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Teletype TesterIn the United States, more than 12,000 homes of deaf people are equipped with a system that enables the deaf to communicate by telephone. It consists of a teletype machine hooked up to an "acoustic coupler." The deaf person taps out a message on the teletype keyboard and the acoustic coupler converts teletype pulses into audio signals that can be sent over phone lines. At the other end, another coupler reconverts the signals to activate the teletype's printer and provide a readable message. Though a boon to the deaf, the system presents a problem when something goes wrong. It is difficult to pinpoint the trouble because of the multiple units involved-the teletype's keyboard or its printer, the coupler's sending circuit or its receiving circuit. Finding the trouble is time-consuming and it usually involves removing the equipment from service, leaving the deaf person temporarily without communication. Seeking an answer to this difficulty, NASA's Biomedical Applications Team at Research Triangle Institute, North Carolina, circulated a problem statement to NASA field centers. Langley Research Center responded by developing a compactly-packaged portable Teletype Test Unit.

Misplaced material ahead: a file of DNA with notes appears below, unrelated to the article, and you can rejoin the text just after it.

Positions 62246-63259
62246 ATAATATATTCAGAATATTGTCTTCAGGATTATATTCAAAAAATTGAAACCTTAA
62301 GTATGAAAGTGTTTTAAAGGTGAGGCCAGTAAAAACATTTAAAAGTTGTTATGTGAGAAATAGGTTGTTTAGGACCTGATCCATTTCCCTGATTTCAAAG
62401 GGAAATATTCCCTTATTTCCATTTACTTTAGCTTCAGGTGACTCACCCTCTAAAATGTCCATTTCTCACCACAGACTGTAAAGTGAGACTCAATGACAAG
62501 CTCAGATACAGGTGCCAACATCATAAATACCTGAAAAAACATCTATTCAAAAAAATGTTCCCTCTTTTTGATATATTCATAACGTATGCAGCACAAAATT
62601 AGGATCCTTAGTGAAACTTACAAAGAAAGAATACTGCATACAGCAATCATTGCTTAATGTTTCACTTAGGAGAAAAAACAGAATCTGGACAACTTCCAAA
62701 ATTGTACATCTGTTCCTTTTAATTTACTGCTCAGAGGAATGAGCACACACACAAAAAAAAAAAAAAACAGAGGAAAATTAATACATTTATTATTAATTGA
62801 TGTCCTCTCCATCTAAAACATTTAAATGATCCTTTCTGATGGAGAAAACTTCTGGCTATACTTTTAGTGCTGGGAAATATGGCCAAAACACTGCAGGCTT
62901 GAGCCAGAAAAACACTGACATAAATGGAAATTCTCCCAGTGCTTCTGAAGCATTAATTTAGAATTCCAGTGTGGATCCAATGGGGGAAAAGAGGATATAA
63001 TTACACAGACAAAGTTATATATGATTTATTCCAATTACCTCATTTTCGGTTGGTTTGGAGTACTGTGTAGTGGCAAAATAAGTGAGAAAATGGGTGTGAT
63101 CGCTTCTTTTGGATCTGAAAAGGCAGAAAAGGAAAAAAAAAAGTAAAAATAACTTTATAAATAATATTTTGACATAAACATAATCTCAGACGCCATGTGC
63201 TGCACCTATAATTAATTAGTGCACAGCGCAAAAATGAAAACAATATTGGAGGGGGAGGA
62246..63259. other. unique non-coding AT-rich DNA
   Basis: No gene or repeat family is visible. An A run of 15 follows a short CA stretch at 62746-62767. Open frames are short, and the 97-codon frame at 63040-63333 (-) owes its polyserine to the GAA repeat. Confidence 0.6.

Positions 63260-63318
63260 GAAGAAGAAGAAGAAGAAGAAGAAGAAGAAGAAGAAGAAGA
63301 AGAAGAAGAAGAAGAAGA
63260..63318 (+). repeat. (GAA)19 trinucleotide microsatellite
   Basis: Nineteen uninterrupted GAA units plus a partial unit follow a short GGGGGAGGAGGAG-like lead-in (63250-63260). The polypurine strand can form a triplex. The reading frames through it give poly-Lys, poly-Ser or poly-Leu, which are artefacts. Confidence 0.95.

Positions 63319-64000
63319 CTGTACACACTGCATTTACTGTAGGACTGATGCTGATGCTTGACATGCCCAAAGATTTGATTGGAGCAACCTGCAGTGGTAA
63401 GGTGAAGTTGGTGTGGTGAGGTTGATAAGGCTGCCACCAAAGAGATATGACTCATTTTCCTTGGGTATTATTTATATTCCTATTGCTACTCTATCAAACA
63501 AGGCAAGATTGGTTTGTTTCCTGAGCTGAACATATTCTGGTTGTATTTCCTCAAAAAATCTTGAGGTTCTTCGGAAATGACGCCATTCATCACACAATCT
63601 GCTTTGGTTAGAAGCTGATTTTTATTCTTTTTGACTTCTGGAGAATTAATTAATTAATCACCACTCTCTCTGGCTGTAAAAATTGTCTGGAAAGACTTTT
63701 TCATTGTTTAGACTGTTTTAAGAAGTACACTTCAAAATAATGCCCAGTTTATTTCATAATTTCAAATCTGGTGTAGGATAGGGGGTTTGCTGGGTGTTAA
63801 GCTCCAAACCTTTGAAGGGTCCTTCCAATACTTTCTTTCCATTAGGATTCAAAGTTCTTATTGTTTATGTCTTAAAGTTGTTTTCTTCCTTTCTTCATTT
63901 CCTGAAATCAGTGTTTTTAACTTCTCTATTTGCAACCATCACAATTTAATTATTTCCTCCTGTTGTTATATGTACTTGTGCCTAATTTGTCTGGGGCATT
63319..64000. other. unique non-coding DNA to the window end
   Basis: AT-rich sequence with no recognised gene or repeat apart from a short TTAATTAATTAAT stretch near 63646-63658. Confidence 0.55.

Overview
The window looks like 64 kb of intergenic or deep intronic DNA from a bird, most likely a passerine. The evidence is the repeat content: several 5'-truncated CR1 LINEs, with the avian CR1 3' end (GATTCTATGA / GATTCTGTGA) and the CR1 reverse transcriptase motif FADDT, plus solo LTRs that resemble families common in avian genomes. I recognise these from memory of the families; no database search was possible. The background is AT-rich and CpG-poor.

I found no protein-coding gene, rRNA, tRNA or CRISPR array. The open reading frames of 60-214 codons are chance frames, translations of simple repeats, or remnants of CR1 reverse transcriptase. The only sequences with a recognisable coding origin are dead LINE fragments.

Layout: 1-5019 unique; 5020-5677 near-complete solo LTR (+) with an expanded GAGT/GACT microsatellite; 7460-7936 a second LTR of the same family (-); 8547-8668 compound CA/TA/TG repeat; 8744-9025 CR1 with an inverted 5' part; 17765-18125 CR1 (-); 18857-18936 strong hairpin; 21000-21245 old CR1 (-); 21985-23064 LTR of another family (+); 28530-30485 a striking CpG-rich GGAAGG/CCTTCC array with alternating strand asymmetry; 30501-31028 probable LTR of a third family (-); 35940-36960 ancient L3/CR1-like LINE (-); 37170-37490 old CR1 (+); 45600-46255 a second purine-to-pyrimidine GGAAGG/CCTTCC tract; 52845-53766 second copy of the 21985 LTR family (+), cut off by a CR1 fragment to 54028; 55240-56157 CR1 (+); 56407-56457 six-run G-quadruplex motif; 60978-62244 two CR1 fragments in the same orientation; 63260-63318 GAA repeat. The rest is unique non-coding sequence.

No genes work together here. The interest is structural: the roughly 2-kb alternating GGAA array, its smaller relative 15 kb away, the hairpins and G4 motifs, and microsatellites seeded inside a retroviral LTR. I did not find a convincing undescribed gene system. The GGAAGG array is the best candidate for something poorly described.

Document ID
Document Type
Date Acquired
August 23, 2013
Publication Date
February 1, 1979
Publication Information
Publication: Spinoff 1979
Subject Category
Technology Utilization and Surface Transportation
Distribution Limits
Work of the US Gov. Public Use Permitted.

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NameType 20070019729.pdf STI

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IDRelationTitle20070019711Analytic PrimarySpinoff 1979